“First of all, the whole thing was a deliberate setup because they knew it was going to be thrown out and when they came up in all their high dudgeon, they had Lenore Crawford with them and a photographer from the Free Press. They knew this was going to create an incident. It wasn’t just a simple protest. What always bugged me about that was that any written histories of the city always seem to zero in on that incident as a way of coming up with the myth that art life in London began with that moment. And that’s absolutely wrong.
“It never bothered me that Greg and the guys came in and took the work out. That’s what young artists do. It’s your job to challenge the establishment. What really pissed me off was that along the way my Dad had started a lending library of Canadian art and stocked work by a lot of London artists, all of which could be borrowed for a couple of bucks by anybody for their house or office. He’d started the Young Contemporaries Show which was specifically a showcase for artists under thirty. The Western Ontario Art Show gave a platform for anybody from an amateur to a professional.”
Clare Bice was also the man who in 1955 devised the much-missed Art Mart, a wide open annual exhibition that absolutely anybody could submit work to – from professionals to high school students. Community-based and almost corny, for close to thirty years the Art Mart had a vitality that no other exhibition in the London calendar could match.
“To me, the energy that defined London as an art centre was best symbolized by the Art Mart,” Kevin says. “If you look at the artists who showed there, it was incredible. The idea was each artist was given eight feet of wall space and they could go floor to ceiling and they all did. They put in as many things as they could. A lot of them had bins of prints and drawing frame things in front and it had a nice church bazaar kind of atmosphere. On the Friday night when it opened, it was packed. You couldn’t move in the place. Later on the Beal students were invited; they were given a room and they could do whatever they wanted with it and sell their work. One year Jack Chambers was there and he set up a makeshift tent with sheets and he was showing 16 millimeter films. There was somebody there one year – I thought it was Greg Curnoe but I mentioned it to him years later and he said it wasn’t him – who took an 8 by 4 sheet of plywood and had done a sort of Jackson Pollickish thing on it, had a couple of sawhorses with a sabre saw and you could buy it by the square inch. You’d say, I want that bit there, and – eeehhhhhhhhhhh! – they’d zip out a chunk for you. It was that kind of thing. It was fabulous.
“It goes on and on – my Dad was instrumental in developing all these different opportunities. He created a nationally known art gallery and art collection in a town that was pretty small and conservative. All those things got ignored and forgotten and that’s what drove me crazy. And it continues to drive me crazy because it’s a symbol of how London looks at all of its creative life. We tend to deliberately overlook huge aspects of it – not just visual art but everything.”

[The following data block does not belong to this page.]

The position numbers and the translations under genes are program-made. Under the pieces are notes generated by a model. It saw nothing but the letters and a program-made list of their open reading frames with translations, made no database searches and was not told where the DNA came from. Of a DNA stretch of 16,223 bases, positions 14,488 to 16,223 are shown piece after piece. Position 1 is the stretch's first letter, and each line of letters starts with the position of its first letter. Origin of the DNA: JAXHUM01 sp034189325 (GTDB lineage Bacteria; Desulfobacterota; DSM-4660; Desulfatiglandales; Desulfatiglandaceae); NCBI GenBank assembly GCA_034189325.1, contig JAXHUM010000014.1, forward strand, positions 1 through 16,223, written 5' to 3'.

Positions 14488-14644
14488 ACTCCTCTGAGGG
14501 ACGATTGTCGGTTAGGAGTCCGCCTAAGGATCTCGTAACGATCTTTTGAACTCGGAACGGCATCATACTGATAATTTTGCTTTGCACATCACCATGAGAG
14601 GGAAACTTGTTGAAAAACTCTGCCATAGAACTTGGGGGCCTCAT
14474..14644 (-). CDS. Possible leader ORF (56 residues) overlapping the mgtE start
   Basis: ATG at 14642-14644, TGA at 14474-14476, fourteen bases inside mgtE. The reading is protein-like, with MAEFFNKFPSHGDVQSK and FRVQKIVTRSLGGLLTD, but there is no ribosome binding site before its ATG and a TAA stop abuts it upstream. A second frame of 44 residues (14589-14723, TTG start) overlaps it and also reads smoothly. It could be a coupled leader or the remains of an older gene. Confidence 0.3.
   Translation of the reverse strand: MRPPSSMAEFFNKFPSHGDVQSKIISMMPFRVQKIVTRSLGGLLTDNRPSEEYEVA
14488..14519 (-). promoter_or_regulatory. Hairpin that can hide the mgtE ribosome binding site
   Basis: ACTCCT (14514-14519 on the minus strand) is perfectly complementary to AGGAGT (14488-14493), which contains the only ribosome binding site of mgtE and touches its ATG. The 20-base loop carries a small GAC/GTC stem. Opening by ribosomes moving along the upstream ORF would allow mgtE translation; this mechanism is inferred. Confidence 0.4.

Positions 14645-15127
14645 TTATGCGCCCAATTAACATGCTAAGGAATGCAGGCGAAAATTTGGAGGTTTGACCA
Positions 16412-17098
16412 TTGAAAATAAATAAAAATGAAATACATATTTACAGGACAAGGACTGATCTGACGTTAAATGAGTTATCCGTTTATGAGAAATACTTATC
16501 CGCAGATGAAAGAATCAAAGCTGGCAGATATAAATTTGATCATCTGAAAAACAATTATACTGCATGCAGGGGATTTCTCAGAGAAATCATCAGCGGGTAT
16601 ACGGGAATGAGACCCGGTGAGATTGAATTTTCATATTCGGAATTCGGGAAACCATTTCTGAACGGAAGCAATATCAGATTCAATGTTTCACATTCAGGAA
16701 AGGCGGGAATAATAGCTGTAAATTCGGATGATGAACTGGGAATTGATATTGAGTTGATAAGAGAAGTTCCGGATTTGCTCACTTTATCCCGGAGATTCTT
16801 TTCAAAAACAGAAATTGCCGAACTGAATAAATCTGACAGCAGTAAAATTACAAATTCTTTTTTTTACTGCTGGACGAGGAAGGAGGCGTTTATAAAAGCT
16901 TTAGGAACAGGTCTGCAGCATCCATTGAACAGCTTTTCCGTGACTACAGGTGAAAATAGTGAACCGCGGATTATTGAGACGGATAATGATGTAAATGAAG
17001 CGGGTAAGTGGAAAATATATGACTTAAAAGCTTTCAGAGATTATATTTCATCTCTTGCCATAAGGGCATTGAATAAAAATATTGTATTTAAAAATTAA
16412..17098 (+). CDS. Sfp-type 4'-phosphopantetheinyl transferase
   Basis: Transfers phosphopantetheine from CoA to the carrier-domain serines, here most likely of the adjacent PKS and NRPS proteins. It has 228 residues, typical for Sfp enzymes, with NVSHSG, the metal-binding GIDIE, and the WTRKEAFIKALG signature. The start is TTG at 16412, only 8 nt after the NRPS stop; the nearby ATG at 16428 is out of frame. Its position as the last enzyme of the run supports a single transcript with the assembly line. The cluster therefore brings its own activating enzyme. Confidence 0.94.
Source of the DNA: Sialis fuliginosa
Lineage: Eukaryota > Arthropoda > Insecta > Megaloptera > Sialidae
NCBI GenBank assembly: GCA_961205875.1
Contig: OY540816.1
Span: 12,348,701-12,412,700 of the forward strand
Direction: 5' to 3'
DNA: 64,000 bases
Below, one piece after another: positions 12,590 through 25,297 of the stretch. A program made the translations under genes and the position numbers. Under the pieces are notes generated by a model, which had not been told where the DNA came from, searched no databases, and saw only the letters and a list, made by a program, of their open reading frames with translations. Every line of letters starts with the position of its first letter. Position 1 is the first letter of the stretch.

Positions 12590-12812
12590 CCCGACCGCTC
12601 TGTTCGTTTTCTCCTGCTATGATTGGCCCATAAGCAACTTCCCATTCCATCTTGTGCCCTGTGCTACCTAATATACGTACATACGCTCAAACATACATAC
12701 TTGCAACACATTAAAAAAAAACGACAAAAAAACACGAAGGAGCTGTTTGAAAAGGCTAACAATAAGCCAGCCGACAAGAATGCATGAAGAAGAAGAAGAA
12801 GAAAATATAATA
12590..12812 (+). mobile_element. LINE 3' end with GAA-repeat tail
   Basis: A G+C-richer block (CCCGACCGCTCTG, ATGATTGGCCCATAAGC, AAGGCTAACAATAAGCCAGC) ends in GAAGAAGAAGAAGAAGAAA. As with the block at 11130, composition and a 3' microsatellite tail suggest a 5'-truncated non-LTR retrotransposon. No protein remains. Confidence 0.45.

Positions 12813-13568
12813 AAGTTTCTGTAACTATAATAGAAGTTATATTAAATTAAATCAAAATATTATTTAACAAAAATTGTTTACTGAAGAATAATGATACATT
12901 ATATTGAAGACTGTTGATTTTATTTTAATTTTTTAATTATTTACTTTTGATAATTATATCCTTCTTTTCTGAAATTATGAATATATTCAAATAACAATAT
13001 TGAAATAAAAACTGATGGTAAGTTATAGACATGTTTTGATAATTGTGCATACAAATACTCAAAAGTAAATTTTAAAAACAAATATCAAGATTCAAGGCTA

I asked Kevin how his Dad coped with the trouncing.
“I think it had a big effect on him. He wasn’t somebody who would rant and rave about it. He just carried on. That was his job. He had taken the work out of the exhibition not because he thought it was a bad work. But as the person who was responsible for selecting the work to be shown in a public gallery – and there were regular visits by children all the time – he felt he had a responsibility to censor the work. And, of course, that was the point. They were putting the work in deliberately to challenge the idea of censorship. I think he was pretty conflicted about making the decision but felt nevertheless that regardless of his own feelings about it, he had to do that.
“The flak really bothered him because all the things he’d done to enrich and grow the cultural scene in London were put aside by this silly incident. That and the fact that he worked for a boss who really made sure he knew that the gallery Dad managed was a department within the library rather than an equal and separate thing. That really bugged him. And I think that contributed to his heart attack which caused him to retire and probably, ultimately, four years later killed him.”
There have been a couple of sweet codas to the Seated Nude debacle. Kevin treasures a letter that Free Press critic Lenore Crawford wrote to her old paper several years after her retirement rebutting a discussion then going on in its pages about how London never had an art scene before the arrival of Jack Chambers and Greg Curnoe.
“History is badly served,” Crawford wrote, “when those two are listed as the beginners, or the all-important influences in making London an art centre. They received their stimulant when children in the Saturday morning art classes at the London Public Art Gallery, instituted by the late Clare Bice, who not only gave of his administrative capacity as curator but also of his knowledge and experience and above all his sympathy as a practising artist.”